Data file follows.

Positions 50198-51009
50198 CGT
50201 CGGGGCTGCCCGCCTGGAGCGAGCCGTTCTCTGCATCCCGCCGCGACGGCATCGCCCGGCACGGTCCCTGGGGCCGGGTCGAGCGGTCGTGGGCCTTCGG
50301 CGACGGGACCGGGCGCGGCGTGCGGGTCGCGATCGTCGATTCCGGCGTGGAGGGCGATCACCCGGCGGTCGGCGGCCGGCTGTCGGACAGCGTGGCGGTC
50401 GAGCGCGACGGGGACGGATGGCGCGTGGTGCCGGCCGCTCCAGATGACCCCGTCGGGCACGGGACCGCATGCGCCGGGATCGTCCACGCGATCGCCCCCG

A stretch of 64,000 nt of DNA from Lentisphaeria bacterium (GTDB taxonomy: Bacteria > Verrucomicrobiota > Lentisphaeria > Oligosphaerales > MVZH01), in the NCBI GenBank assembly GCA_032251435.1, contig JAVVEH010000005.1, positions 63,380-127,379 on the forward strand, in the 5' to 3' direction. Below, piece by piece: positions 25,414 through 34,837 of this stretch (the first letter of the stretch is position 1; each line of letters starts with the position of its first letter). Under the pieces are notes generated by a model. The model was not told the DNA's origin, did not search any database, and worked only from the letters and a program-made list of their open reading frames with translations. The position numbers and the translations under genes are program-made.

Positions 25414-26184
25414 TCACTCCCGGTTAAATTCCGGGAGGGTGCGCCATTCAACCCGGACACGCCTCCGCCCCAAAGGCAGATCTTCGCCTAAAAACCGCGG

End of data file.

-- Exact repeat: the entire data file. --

Positions 50198-51009
50198 CGT
50201 CGGGGCTGCCCGCCTGGAGCGAGCCGTTCTCTGCATCCCGCCGCGACGGCATCGCCCGGCACGGTCCCTGGGGCCGGGTCGAGCGGTCGTGGGCCTTCGG
50301 CGACGGGACCGGGCGCGGCGTGCGGGTCGCGATCGTCGATTCCGGCGTGGAGGGCGATCACCCGGCGGTCGGCGGCCGGCTGTCGGACAGCGTGGCGGTC
50401 GAGCGCGACGGGGACGGATGGCGCGTGGTGCCGGCCGCTCCAGATGACCCCGTCGGGCACGGGACCGCATGCGCCGGGATCGTCCACGCGATCGCCCCCG

A stretch of 64,000 nt of DNA from Lentisphaeria bacterium (GTDB taxonomy: Bacteria > Verrucomicrobiota > Lentisphaeria > Oligosphaerales > MVZH01), in the NCBI GenBank assembly GCA_032251435.1, contig JAVVEH010000005.1, positions 63,380-127,379 on the forward strand, in the 5' to 3' direction. Below, piece by piece: positions 25,414 through 34,837 of this stretch (the first letter of the stretch is position 1; each line of letters starts with the position of its first letter). Under the pieces are notes generated by a model. The model was not told the DNA's origin, did not search any database, and worked only from the letters and a program-made list of their open reading frames with translations. The position numbers and the translations under genes are program-made.

Positions 25414-26184
25414 TCACTCCCGGTTAAATTCCGGGAGGGTGCGCCATTCAACCCGGACACGCCTCCGCCCCAAAGGCAGATCTTCGCCTAAAAACCGCGG